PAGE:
Oil prices remained higher on Wednesday, after data from the U.S. Energy Information Administration showed that domestic crude stockpiles declined more than expected last week.

U.S. West Texas Intermediate (WTI) crude futures were up 42 cents, or around 0.75% at $52.28 a barrel by 10:35 a.m. ET (14:35 GMT). Prices were at around $52.23 prior to the release of the inventory data.

Meanwhile, Brent crude futures, the benchmark for oil prices outside the U.S. gained 47 cents or about 0.81% to $58.35 a barrel.

The U.S. Energy Information Administration said in its weekly report that crude oilinventories fell by 5.73 million barrels in the week ended October 13.

Market analysts' expected a decline of around 4.24 million barrels, while the American Petroleum Institute late Tuesday reported a supply-drop of 7.1 million barrels.

Supplies at Cushing, Oklahoma, the key delivery point for Nymex crude, increased by 202,000 barrels last week, the EIA said.

The report also showed that gasoline inventories rose by 908,000 barrels, compared to expectations for an increase of 256,000 barrels. For distillate inventories including diesel, the EIA reported a gain of 528,000 barrels.

The commodity had already strengthened following reports on Tuesday that Iraqi forces took control of oil fields in Kirkuk.

The fighting follows a referendum in which the Kurds, who run their own semiautonomous region in northern Iraq, voted overwhelmingly in favor of independence last month, defying Baghdad, regional powers and the U.S.

Elsewhere, gasoline futures were up 0.44% at $1.637 a gallon, while natural gas futureslost 2.60% to $2.885 per million British thermal units.

Asia stocks shed gains after data shows slower China growth

Asian stocks shed early gains on Thursday, pulling back from decade highs, with Chinese equities leading the way lower after data showed growth in the world's second largest economy slowed slightly in the third quarter.

The dollar halted its decline, supported by higher U.S. yields.

Spreadbetters expected Britain's FTSE (FTSE) to open 0.1 percent lower, Germany's DAX (GDAXI) to start flat and France's CAC (FCHI) to open down 0.1 percent.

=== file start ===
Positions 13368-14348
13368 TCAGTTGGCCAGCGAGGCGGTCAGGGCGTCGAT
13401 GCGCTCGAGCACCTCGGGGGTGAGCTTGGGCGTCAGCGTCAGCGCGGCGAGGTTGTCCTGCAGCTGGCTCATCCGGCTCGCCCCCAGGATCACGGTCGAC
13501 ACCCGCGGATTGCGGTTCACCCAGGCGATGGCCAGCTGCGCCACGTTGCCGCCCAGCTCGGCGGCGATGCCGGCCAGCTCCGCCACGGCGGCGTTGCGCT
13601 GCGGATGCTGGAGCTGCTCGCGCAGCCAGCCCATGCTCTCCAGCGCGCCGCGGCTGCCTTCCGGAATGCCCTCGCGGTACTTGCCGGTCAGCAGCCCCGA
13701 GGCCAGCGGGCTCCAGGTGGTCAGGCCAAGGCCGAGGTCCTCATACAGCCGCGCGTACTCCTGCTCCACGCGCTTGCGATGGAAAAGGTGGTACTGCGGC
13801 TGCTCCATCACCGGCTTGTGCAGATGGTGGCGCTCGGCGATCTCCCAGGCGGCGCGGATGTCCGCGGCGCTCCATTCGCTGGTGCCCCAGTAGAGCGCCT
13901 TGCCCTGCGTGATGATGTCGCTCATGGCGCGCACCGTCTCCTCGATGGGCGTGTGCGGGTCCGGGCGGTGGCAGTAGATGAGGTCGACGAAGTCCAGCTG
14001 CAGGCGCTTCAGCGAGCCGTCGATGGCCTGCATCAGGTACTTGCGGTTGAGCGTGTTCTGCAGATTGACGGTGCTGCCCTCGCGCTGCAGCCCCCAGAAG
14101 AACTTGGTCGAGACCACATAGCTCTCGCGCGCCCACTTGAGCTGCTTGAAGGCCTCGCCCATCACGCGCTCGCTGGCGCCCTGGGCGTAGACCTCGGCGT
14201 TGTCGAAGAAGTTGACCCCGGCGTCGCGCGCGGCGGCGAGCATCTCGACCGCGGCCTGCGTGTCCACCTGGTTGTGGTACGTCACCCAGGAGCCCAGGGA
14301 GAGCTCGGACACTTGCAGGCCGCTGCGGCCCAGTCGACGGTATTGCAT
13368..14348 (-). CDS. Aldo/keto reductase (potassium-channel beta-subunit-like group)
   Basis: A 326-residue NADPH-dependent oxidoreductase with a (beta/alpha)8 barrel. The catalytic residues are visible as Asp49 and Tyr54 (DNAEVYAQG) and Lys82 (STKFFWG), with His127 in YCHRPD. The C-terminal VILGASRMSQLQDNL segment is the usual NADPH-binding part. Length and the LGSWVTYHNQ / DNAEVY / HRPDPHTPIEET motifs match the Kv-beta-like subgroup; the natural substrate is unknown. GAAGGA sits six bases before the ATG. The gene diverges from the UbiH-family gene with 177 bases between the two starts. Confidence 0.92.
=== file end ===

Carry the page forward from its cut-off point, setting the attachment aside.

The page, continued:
Data on Thursday showed China's economic growth cooled slightly to 6.8 percent in the third quarter from a year earlier, from the second quarter's 6.9 percent, as widely predicted.

A modest loss of momentum had been expected as the government reins in the heated property market and cracks down on riskier lending.

Other data showed China's industrial output rise a stronger-than-expected 6.6 percent in September, while retail sales also outperformed, though investment growth eased more than expected and property sales fell for the first time in over two years.

The Chinese yuan and stocks eased, with Shanghai (SSEC) falling 0.4 percent.

"The GDP reading could weigh negatively on both mainland stock and currency markets as traders may position for further weakness into year-end suspecting financial curbs will continue to have a negative impact on growth in China," said Stephen Innes, head of Asia-Pacific trading at OANDA in Singapore.

Early in the day, MSCI's broadest index of Asia-Pacific shares outside Japan (MIAPJ0000PUS) rose toward a 10-year high scaled on Tuesday but it was last down 0.1 percent.

South Korea's KOSPI (KS11), on a record breaking tear for the past week, touched a historical high before retreating 0.4 percent. Australian stocks (AXJO) also pared gains to stand little changed.

Japan's Nikkei rose to a fresh 21-year high and was up 0.4 percent (N225), poised for its 13th straight session of gains.

The Nikkei was buoyed after the Dow (DJI) closed above 23,000 for the first time on Wednesday, driven by a jump in IBM (NYSE:IBM) after it hinted at a return to revenue growth. (N)